Mortgage Refinance Rates for Apr. 1, 2022: Rates Tick Higher – CNET
A number of closely followed mortgage refinance rates went up today. Both 15-year fixed and 30-year fixed refinances saw their mean rates climb. At the same time, average rates for 10-year fixed refinances shrank. Homeowners can expect to see refinance rates rise over the course of this year. Although rates are higher now than at the start of the pandemic, multiple economic factors are likely to keep pushing rates up. Refinance rates also fluctuate daily, but if you’re looking to shave dollars and interest off of your current monthly mortgage payments, these could be the lowest rates this year. Make sure to think about your goals and circumstances, and compare offers to find a lender who can meet your needs.
30-year fixed-rate refinance
The average 30-year fixed refinance rate right now is 4.88%, an increase of 38 basis points from what we saw one week ago. (A basis point is equivalent to 0.01%.) A 30-year fixed refinance will typically have lower monthly payments than a 15-year or 10-year refinance. This makes 30-year refinances good for people who are having difficulties making their monthly payments or simply want a bit more breathing room. Be aware, though, that interest rates will typically be higher compared to a 15-year or 10-year refinance, and you’ll pay off your loan at a slower rate.
15-year fixed-rate refinance
For 15-year fixed refinances, the average rate is currently at 4.09%, an increase of 25 basis points from what we saw the previous week. A 15-year fixed refinance will most likely raise your monthly payment compared to a 30-year loan. But you’ll save more money over time, because you’re paying off your loan quicker. 15-year refinance rates are typically lower than 30-year refinance rates, which will help you save even more in the long run.
10-year fixed-rate refinance
The average 10-year fixed refinance rate right now is 3.99%, a decrease of 2 basis points compared to one week ago. A 10-year refinance will typically feature the highest monthly payment of all refinance terms, but the lowest interest rate. A 10-year refinance can help you pay off your house much quicker and save on interest. Just be sure to carefully consider your budget and current financial situation to make sure that you can afford a higher monthly payment.
Where rates are headed
Interest rates are expected to go up this year, as the Federal Reserve recently raised rates for the first time since 2018 and plans to increase them multiple times in 2022. During the pandemic, refinance rates dropped to historic lows, but given factors like Federal Reserve policy, strong economic growth and inflation – which reached its highest in four decades – we’re now seeing interest rates closer to pre-pandemic levels. While the war in Ukraine has caused temporary dips in interest rates, it’s impossible to predict when another drop might occur. That means it’s a good idea to try to take advantage of refinancing now and lock in a decent rate. We track refinance rate trends using information collected by Bankrate, which is owned by CNET’s parent company. Here’s a table with the average refinance rates reported by lenders nationwide:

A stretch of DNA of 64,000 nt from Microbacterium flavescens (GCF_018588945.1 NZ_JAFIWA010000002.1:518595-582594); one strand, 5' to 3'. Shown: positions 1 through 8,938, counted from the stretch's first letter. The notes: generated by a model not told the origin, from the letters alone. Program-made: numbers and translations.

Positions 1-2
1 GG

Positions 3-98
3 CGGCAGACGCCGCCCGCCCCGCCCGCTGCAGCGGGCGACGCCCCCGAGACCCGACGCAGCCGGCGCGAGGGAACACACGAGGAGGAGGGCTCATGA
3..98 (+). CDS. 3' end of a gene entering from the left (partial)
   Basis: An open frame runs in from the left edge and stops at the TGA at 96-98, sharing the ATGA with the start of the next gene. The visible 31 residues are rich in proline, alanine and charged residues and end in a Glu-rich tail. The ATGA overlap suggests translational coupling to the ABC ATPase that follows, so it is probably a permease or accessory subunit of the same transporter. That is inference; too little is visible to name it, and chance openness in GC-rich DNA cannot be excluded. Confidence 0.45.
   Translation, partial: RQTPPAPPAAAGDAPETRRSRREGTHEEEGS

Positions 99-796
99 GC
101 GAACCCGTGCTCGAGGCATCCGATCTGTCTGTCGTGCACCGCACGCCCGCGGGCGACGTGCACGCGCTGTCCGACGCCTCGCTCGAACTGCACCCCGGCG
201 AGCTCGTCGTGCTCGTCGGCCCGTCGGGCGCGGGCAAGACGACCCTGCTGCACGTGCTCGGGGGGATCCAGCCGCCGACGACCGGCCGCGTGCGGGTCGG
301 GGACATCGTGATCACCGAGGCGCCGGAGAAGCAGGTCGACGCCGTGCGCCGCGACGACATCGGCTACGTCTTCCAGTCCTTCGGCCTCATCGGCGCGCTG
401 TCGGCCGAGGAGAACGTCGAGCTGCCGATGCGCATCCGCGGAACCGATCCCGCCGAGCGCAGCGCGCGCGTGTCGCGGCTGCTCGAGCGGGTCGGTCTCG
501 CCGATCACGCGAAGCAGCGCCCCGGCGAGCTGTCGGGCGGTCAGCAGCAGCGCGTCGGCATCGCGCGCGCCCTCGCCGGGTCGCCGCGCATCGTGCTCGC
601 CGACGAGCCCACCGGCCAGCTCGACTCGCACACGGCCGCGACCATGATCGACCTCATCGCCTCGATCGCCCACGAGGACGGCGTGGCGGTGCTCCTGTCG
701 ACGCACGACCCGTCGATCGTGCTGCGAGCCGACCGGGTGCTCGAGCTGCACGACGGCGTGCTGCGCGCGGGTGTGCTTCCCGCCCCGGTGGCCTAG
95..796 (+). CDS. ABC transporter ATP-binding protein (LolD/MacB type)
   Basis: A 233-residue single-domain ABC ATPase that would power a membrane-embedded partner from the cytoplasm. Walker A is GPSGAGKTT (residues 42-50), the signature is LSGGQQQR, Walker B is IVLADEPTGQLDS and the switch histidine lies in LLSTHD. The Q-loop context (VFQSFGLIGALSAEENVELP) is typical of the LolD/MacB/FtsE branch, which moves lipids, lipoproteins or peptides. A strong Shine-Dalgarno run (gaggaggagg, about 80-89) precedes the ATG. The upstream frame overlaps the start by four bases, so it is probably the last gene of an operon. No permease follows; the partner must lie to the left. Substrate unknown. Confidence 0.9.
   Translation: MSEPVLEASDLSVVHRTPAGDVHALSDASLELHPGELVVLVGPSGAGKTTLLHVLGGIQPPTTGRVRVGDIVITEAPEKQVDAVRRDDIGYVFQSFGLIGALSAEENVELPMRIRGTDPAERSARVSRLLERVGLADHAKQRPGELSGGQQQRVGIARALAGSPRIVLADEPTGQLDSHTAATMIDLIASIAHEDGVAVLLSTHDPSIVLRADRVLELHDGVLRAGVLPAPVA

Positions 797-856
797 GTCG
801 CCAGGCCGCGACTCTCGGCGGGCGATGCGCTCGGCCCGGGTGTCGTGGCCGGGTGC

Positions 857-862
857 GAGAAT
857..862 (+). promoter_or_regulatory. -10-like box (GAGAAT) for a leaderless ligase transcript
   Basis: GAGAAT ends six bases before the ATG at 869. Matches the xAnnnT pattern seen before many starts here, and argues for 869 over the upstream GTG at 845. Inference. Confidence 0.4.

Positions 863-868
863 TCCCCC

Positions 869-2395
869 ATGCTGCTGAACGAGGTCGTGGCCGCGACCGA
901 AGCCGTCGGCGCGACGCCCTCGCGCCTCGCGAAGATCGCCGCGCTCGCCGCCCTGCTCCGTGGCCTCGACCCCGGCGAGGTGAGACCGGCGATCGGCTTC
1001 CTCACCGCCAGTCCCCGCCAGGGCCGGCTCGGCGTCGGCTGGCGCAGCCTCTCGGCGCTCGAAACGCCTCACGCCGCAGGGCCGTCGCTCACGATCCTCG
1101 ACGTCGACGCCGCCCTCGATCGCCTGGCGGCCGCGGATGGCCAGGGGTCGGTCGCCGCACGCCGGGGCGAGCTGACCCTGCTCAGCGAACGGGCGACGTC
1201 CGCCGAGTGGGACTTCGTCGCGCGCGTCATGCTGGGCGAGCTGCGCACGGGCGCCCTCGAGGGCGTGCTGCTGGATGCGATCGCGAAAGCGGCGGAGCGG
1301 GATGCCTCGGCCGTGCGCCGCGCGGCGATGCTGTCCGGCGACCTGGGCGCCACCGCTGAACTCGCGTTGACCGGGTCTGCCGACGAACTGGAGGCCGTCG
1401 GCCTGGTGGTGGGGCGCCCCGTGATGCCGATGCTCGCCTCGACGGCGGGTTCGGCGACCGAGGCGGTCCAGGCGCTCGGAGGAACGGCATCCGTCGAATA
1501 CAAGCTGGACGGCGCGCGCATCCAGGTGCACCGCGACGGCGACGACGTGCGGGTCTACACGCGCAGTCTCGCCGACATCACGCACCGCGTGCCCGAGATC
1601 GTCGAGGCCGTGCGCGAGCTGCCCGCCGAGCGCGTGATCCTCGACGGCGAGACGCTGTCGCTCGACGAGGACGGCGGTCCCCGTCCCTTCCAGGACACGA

Average refinance interest rates
|30-year fixed refi||4.88%||4.50%||+0.38|
|15-year fixed refi||4.09%||3.84%||+0.25|
|10-year fixed refi||3.99%||4.01%||-0.02|
Rates as of Apr. 1, 2022.
How to find personalized refinance rates
It’s important to understand that the rates advertised online may not apply to you. Though current market conditions will be a factor, your particular interest rate will depend largely on your application and credit history.
Having a high credit score, low credit utilization ratio, and a history of consistent and on-time payments will generally help you get the best interest rates. To get your personalized refinance rates, you’ll need to speak with a mortgage professional, as the rates you qualify for may differ from the rates advertised online. You should also take into account any fees and closing costs that might offset the potential savings of a refinance.
You should also know that many lenders have had stricter requirements when it comes to approving loans in the past few months. As such, you may not qualify for a refinance — or a low rate — if you don’t have a solid credit rating.
Before applying for a refinance, you should make your application as strong as possible in order to get the best rates available. If you haven’t already, try to improve your credit by monitoring your credit reports, using credit responsibly, and managing your finances carefully. You should also shop around with multiple lenders and compare offers to make sure you’re getting the best rate.
When should I refinance?
In order for a refinance to make sense, you’ll generally want to get a lower interest rate than your current rate. Aside from interest rates, changing your loan term is another reason to refinance. It’s true that in the past year, interest rates have been at a historic low. But when deciding whether to refinance, be sure to take into account other factors besides market interest rates.
To decide whether a refinance is right for you, consider all of the factors including how long you plan to stay in your current home, the length of your loan term and the amount of your monthly payment. And don’t forget about fees and closing costs, which can add up.
Some lenders have tightened their requirements in recent months, so you may not be able to get a refinance at the posted interest rates — or even a refinance at all — if you don’t meet their standards. If you can get a lower interest rate or pay off your loan sooner, refinancing can be a great move. But carefully weigh the pros and cons first to make sure it’s a good fit for your situation.
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